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Publication numberUS6425827 B1
Publication typeGrant
Application numberUS 09/446,391
Publication dateJul 30, 2002
Filing dateApr 23, 1999
Priority dateApr 24, 1998
Fee statusPaid
Also published asWO2004080553A1
Publication number09446391, 446391, US 6425827 B1, US 6425827B1, US-B1-6425827, US6425827 B1, US6425827B1
InventorsShinobu Nimura
Original AssigneeNamco Ltd.
Export CitationBiBTeX, EndNote, RefMan
External Links: USPTO, USPTO Assignment, Espacenet
Game machine and information storage medium
US 6425827 B1
Abstract
The objective of the present invention is to provide a game machine and an information storage medium that make it possible to intensify the dramatic effect of a game by the voices sounded by a character. The pitch, volume, or tone of each voice sounded by characters (20) and (22) is varied in accordance with a physical strength parameter, the remaining play time, the progressing degree through game stages, or a number of wins. The pitch and volume of a voice sounded by a character increase as an opponent's physical strength parameter becomes larger, the remaining play time decreases, the final game stage approaches, or the opponent's number of wins becomes larger. The pitch, volume, or tone of voices is varied after the remaining play time has reached a given value or a given game stage has been passed. The increase in pitch of a voice sounded by a character is a whole tone or less.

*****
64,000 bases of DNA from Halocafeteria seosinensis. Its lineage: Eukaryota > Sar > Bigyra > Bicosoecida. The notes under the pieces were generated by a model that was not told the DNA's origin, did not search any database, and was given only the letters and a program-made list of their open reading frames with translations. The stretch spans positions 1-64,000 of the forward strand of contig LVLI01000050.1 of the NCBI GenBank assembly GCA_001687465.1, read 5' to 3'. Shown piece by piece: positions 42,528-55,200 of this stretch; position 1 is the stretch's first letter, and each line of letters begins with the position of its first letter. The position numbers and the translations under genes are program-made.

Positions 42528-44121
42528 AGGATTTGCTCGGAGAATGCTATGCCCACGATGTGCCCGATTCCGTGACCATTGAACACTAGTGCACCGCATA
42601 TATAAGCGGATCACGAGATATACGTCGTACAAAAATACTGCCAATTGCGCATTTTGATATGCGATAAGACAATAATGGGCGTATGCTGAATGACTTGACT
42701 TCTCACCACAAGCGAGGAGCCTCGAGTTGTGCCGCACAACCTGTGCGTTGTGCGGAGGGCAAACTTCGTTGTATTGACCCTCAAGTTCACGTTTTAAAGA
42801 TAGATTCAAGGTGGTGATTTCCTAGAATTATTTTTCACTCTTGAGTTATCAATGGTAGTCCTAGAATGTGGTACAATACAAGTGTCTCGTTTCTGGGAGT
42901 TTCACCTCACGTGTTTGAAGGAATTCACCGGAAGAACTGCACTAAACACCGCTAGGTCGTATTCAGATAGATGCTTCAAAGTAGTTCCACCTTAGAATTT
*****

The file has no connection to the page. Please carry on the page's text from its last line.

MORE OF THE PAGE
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Claims(40)
What is claimed is:
1. A game machine for generating a game image and a game sound, said game machine comprising:
means for varying at least one of a pitch, volume, and tone of a voice sounded by a character that appears in a game, in accordance with at least one of a magnitude of a status parameter of the character and a magnitude of a difference between status parameters of the character and another character;